Ina Teutenberg gave her male Columbia-HTC teammates some light heckling as the women passed and went on to win the race from a nine-rider group. The pass signalled a broader shift, too: the women were now faster, more organised, and more professional and could no longer be underestimated. Teutenberg's teammate Andre Greipel, perhaps setting out to counter her good-natured insults, won the men's race four hours later.

Philly was the last great one-day race in the USA until its final edition in 2016 but maybe, one day, the streets of Manayunk will echo with the cheers of cycling fans once again. (LW)

Tour de Georgia

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BRASSTOWN BALD GA APRIL 24 Cesar Grajales from Columbia riding for Jittery Joes Coffee takes the podium with Lance Armstrong of the US riding for US Postal Service presented by Berry Floor after Grajales won the stage and Armstrong defended the yellow jersey in Stage 6 of the Tour de Georgia on April 24 2004 in Brasstown Bald Georgia Photo by Colby KiddGetty Images

Lance Armstrong and Cesar Gralajes (Image credit: Getty Images Sport)
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Floyd Landis and Tom Danielson climb Brasstown Bald in the 2006 Tour de Georgia.

Floyd Landis and Tom Danielson climb Brasstown Bald in the 2006 Tour de Georgia. (Image credit: Jonathan Devich/epicimages.us)
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The Brasstown Bald stage was a fixture of the Tour de Georgia.

The Brasstown Bald stage was a fixture of the Tour de Georgia. (Image credit: Kurt Jambretz)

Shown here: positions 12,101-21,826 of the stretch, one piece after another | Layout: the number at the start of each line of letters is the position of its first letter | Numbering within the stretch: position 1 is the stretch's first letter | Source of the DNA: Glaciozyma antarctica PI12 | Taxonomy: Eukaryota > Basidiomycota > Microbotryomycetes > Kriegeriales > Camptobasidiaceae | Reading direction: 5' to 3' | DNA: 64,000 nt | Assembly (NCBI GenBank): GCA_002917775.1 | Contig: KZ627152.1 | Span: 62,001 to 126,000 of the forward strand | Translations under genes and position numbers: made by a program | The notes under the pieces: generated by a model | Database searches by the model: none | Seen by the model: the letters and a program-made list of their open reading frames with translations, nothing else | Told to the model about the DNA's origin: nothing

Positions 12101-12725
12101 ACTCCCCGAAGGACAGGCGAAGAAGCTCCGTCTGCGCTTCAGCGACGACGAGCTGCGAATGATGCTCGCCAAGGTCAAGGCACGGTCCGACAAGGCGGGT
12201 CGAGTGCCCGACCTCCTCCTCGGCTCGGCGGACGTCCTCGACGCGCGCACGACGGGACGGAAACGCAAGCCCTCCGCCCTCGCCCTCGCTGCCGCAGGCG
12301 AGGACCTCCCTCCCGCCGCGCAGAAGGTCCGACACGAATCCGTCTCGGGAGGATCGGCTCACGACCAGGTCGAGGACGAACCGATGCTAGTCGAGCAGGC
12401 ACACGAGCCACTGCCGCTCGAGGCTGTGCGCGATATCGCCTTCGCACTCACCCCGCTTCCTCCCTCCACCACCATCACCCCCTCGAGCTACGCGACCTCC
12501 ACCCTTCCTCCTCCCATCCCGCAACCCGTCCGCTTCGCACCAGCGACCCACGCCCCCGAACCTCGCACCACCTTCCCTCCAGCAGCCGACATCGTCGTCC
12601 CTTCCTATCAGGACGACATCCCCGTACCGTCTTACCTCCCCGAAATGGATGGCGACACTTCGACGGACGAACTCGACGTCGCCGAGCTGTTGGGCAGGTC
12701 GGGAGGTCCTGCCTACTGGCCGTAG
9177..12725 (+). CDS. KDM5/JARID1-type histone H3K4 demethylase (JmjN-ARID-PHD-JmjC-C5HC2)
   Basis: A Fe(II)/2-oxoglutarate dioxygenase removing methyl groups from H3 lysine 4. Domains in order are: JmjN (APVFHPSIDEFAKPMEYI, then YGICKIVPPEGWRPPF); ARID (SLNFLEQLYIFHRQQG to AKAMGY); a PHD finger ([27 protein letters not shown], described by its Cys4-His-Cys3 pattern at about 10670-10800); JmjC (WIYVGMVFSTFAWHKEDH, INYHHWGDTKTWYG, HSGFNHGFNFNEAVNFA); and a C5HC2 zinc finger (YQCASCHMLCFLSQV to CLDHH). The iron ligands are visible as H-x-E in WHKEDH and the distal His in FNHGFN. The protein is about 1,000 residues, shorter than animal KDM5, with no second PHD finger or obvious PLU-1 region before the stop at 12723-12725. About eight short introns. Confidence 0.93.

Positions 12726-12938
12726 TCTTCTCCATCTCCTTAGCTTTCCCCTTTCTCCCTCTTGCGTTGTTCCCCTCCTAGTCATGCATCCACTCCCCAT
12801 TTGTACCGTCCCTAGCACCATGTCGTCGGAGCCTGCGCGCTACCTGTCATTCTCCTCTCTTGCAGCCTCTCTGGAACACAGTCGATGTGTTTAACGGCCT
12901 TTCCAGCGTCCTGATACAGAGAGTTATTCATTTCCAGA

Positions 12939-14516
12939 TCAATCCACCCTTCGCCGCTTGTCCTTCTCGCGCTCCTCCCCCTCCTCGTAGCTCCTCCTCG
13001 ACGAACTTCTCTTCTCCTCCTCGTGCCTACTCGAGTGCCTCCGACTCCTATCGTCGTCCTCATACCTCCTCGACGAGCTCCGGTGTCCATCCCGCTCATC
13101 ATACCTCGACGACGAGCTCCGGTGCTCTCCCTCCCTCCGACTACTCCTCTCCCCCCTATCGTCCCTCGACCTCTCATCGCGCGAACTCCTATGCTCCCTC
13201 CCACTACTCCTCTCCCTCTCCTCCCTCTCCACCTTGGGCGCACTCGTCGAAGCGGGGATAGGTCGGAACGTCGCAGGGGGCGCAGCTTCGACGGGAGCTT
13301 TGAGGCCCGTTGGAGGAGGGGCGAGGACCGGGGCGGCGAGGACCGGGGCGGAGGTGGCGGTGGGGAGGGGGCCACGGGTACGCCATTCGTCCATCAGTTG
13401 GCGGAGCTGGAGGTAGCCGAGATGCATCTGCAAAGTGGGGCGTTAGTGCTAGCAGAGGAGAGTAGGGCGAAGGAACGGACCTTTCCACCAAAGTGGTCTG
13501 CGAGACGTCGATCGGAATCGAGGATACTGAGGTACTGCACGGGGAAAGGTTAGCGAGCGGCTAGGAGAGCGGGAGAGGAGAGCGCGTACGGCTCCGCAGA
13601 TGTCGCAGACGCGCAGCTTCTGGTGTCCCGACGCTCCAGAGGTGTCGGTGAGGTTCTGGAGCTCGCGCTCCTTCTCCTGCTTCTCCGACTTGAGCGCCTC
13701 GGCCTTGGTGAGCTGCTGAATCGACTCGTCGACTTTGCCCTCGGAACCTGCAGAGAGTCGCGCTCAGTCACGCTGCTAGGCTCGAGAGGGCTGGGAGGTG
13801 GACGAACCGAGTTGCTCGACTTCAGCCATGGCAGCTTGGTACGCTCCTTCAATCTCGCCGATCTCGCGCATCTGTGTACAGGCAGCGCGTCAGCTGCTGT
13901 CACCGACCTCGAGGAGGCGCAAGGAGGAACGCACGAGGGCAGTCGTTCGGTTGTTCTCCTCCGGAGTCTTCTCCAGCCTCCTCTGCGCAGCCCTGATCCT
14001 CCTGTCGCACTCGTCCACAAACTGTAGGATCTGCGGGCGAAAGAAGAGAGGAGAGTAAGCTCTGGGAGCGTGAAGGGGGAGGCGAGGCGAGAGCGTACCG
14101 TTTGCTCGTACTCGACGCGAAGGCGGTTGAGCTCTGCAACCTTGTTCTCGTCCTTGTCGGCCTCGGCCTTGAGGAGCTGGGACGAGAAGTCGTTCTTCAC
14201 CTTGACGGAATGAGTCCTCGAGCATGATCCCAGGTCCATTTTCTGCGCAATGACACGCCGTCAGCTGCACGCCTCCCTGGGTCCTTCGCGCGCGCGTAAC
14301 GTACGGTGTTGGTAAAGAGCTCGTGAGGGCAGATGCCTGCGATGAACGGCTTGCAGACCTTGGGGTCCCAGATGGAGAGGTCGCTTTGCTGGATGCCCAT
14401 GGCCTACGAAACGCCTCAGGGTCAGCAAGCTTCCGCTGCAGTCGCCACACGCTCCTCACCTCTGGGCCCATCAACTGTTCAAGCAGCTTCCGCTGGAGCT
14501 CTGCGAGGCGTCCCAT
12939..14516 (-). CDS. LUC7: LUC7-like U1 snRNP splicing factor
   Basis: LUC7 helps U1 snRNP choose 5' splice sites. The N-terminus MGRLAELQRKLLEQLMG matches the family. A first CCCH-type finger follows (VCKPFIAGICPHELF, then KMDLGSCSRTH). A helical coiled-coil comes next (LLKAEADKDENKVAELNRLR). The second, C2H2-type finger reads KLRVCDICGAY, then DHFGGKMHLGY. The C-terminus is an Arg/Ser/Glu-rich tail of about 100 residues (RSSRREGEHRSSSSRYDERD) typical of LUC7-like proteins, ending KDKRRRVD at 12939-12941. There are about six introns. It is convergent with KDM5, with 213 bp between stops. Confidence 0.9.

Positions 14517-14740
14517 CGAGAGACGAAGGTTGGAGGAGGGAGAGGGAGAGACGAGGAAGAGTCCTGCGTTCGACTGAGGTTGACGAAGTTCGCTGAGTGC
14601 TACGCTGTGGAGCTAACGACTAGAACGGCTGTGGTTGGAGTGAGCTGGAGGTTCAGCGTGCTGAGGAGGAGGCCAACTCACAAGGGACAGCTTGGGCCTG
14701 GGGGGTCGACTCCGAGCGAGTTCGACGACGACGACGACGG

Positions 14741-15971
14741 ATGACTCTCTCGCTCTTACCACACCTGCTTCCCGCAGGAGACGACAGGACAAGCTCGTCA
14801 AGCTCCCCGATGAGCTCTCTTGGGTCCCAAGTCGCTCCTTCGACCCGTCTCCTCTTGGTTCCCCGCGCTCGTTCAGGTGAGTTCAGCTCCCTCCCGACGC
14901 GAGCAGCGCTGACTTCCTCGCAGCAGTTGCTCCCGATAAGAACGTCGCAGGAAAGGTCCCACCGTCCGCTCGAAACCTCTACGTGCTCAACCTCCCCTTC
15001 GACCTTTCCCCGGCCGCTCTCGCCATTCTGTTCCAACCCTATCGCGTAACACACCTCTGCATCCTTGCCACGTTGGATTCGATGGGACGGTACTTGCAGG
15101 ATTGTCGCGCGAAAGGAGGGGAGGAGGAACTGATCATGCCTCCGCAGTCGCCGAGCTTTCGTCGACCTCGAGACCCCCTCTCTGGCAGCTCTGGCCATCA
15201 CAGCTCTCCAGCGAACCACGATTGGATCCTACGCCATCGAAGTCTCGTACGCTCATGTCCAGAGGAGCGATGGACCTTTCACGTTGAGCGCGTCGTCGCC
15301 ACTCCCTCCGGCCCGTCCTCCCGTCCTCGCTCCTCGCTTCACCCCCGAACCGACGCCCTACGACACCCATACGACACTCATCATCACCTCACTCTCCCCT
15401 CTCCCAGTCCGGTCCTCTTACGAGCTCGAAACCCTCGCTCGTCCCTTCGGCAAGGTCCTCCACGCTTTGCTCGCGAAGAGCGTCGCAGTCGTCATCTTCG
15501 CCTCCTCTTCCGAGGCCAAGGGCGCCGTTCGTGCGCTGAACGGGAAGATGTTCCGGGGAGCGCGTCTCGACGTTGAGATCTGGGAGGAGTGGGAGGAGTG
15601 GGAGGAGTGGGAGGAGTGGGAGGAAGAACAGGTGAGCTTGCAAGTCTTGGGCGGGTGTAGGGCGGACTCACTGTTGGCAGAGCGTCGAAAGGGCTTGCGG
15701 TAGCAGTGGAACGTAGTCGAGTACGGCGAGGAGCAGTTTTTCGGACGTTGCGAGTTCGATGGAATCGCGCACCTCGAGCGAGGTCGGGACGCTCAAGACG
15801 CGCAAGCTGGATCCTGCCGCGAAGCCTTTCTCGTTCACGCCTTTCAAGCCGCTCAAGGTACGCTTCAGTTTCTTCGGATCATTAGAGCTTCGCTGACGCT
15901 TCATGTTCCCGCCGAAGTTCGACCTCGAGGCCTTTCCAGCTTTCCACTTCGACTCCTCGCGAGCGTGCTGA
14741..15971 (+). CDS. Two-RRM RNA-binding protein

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Trent Lowe (High Road) in yellow at the Tour de Georgia this year

Trent Lowe (Slipstream-Chipotle) had a stint in yellow at the Tour de Georgia in 2008 (Image credit: Kurt Jambretz)
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Brasstown Bald in 2005

Brasstown Bald in 2005 (Image credit: Jackie Tyson)

It was great while it lasted, and that was six years for the Tour de Georgia. The first year in 2003, many of the big European teams filled rosters with neo-pros for the untested US stage race. Then it exploded on the front page of sports sections across the country the next spring, with pro cycling fans flocking to the southern town squares, Appalachian Mountain gaps and rural roadways to catch glimpses of the big names made famous at the Tour de France – Lance Armstrong, Mario Cipollini, Jens Voigt, Chris Horner, Bobby Julich, and others.

The Tour de Georgia ran until 2008, with organisers noting when they were on the ropes and had to throw in the towel the next year on a chance at a comeback, that it had “attracted 3.2 million spectators, many of whom traveled to Georgia from out of state, and generated a direct economic impact totaling over $186 million.” It was a significant loss to state tourism, US fans and North American riders and teams, but stories still swirl about the race's epic weather, wall-to-wall fans and Brasstown Bald.